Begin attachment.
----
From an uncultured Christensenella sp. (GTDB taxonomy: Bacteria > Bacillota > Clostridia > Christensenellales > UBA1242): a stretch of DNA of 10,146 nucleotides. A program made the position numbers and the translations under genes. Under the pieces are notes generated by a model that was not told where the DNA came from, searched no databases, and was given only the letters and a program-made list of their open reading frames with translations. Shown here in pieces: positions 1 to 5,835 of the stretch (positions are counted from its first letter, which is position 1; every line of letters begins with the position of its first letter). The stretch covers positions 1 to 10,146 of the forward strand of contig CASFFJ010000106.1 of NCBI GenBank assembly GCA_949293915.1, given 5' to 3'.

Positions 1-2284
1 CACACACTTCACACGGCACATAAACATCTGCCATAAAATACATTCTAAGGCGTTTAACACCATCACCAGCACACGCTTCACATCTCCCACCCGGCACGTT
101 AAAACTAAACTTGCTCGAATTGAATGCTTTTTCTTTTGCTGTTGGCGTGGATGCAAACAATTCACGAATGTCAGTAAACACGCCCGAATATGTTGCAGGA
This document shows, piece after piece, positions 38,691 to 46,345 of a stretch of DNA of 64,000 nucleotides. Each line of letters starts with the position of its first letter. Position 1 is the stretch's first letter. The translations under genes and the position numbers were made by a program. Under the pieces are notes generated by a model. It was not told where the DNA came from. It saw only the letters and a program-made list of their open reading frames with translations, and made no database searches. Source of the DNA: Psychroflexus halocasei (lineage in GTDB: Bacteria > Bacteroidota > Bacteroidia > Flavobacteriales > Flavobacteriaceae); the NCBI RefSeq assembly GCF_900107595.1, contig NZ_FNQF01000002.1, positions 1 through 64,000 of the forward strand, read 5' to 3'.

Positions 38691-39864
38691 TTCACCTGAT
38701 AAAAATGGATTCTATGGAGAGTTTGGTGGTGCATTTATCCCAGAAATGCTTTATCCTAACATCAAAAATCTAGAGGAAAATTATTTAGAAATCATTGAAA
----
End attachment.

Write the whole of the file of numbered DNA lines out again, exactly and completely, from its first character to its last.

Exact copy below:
From an uncultured Christensenella sp. (GTDB taxonomy: Bacteria > Bacillota > Clostridia > Christensenellales > UBA1242): a stretch of DNA of 10,146 nucleotides. A program made the position numbers and the translations under genes. Under the pieces are notes generated by a model that was not told where the DNA came from, searched no databases, and was given only the letters and a program-made list of their open reading frames with translations. Shown here in pieces: positions 1 to 5,835 of the stretch (positions are counted from its first letter, which is position 1; every line of letters begins with the position of its first letter). The stretch covers positions 1 to 10,146 of the forward strand of contig CASFFJ010000106.1 of NCBI GenBank assembly GCA_949293915.1, given 5' to 3'.

Positions 1-2284
1 CACACACTTCACACGGCACATAAACATCTGCCATAAAATACATTCTAAGGCGTTTAACACCATCACCAGCACACGCTTCACATCTCCCACCCGGCACGTT
101 AAAACTAAACTTGCTCGAATTGAATGCTTTTTCTTTTGCTGTTGGCGTGGATGCAAACAATTCACGAATGTCAGTAAACACGCCCGAATATGTTGCAGGA
This document shows, piece after piece, positions 38,691 to 46,345 of a stretch of DNA of 64,000 nucleotides. Each line of letters starts with the position of its first letter. Position 1 is the stretch's first letter. The translations under genes and the position numbers were made by a program. Under the pieces are notes generated by a model. It was not told where the DNA came from. It saw only the letters and a program-made list of their open reading frames with translations, and made no database searches. Source of the DNA: Psychroflexus halocasei (lineage in GTDB: Bacteria > Bacteroidota > Bacteroidia > Flavobacteriales > Flavobacteriaceae); the NCBI RefSeq assembly GCF_900107595.1, contig NZ_FNQF01000002.1, positions 1 through 64,000 of the forward strand, read 5' to 3'.

Positions 38691-39864
38691 TTCACCTGAT
38701 AAAAATGGATTCTATGGAGAGTTTGGTGGTGCATTTATCCCAGAAATGCTTTATCCTAACATCAAAAATCTAGAGGAAAATTATTTAGAAATCATTGAAA